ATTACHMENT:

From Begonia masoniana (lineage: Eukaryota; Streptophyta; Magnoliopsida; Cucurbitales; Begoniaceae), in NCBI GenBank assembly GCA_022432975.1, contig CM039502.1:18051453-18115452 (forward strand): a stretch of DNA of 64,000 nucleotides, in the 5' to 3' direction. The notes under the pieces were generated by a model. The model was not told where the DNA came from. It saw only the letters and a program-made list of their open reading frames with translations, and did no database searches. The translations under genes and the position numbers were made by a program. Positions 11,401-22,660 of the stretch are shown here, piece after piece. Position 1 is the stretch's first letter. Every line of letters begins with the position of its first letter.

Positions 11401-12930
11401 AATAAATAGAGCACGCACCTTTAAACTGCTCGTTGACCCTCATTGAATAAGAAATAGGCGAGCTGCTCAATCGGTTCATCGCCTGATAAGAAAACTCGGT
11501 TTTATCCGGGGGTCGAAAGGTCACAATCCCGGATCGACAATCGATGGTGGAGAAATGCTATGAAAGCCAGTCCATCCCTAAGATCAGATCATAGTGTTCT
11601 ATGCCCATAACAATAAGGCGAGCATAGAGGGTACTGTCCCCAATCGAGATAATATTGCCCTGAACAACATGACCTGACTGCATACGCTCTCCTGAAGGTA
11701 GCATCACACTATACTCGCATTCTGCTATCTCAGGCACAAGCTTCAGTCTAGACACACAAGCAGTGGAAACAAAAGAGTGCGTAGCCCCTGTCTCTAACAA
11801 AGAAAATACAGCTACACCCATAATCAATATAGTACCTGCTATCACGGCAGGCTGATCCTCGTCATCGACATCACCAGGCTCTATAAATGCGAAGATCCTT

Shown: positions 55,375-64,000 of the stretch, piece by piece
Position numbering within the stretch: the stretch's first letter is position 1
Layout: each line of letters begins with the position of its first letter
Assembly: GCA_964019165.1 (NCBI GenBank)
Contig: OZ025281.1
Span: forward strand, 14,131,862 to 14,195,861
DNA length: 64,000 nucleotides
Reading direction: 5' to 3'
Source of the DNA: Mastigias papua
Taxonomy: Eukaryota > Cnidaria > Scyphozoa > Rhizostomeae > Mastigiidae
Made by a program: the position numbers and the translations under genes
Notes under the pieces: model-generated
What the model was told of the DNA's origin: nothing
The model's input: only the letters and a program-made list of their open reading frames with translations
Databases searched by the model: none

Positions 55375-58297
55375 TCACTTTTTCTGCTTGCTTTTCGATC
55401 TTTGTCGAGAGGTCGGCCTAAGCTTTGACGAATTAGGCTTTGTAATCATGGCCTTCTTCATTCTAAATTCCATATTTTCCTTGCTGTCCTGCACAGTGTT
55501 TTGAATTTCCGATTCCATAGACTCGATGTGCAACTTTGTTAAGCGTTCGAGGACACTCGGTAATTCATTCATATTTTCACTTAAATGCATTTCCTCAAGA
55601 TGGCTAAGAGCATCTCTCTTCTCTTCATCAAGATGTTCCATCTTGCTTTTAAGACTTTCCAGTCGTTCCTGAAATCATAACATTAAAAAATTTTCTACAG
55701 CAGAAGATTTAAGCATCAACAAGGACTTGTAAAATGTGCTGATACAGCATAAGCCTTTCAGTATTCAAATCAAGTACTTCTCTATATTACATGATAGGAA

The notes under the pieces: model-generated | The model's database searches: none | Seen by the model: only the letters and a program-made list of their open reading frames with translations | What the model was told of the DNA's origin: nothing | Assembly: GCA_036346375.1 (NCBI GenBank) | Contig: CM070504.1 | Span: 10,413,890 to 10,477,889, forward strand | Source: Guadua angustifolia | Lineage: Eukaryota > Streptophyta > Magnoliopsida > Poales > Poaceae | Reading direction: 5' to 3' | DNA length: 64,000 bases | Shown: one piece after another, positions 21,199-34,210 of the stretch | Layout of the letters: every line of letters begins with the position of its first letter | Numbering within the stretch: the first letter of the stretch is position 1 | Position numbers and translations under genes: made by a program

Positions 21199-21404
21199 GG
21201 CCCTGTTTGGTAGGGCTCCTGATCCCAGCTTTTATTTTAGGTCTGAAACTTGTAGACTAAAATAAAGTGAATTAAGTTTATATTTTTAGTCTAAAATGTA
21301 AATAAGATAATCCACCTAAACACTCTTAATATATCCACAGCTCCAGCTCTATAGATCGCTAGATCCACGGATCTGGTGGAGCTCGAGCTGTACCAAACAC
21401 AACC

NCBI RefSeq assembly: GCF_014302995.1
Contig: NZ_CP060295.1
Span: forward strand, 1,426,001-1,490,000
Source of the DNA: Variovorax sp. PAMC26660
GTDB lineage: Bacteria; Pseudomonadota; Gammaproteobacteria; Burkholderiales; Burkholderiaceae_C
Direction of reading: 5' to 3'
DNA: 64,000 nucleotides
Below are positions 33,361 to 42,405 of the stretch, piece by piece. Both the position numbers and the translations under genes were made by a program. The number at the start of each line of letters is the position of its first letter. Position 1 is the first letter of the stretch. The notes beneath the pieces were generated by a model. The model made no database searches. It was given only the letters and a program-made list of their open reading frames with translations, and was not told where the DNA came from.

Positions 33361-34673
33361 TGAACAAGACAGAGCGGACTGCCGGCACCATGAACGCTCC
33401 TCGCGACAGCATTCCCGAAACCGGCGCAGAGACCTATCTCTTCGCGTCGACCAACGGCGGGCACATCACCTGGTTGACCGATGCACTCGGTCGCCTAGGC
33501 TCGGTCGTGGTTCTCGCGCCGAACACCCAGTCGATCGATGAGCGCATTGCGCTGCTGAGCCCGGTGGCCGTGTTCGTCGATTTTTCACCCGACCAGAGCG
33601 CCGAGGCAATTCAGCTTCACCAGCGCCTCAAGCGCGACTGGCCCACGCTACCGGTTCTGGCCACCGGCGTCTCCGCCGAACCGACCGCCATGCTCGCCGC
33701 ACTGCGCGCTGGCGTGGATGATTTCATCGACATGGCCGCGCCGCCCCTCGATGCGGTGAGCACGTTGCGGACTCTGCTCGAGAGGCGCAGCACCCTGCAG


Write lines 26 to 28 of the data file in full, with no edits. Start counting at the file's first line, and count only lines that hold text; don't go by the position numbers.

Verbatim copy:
55501 TTGAATTTCCGATTCCATAGACTCGATGTGCAACTTTGTTAAGCGTTCGAGGACACTCGGTAATTCATTCATATTTTCACTTAAATGCATTTCCTCAAGA
55601 TGGCTAAGAGCATCTCTCTTCTCTTCATCAAGATGTTCCATCTTGCTTTTAAGACTTTCCAGTCGTTCCTGAAATCATAACATTAAAAAATTTTCTACAG
55701 CAGAAGATTTAAGCATCAACAAGGACTTGTAAAATGTGCTGATACAGCATAAGCCTTTCAGTATTCAAATCAAGTACTTCTCTATATTACATGATAGGAA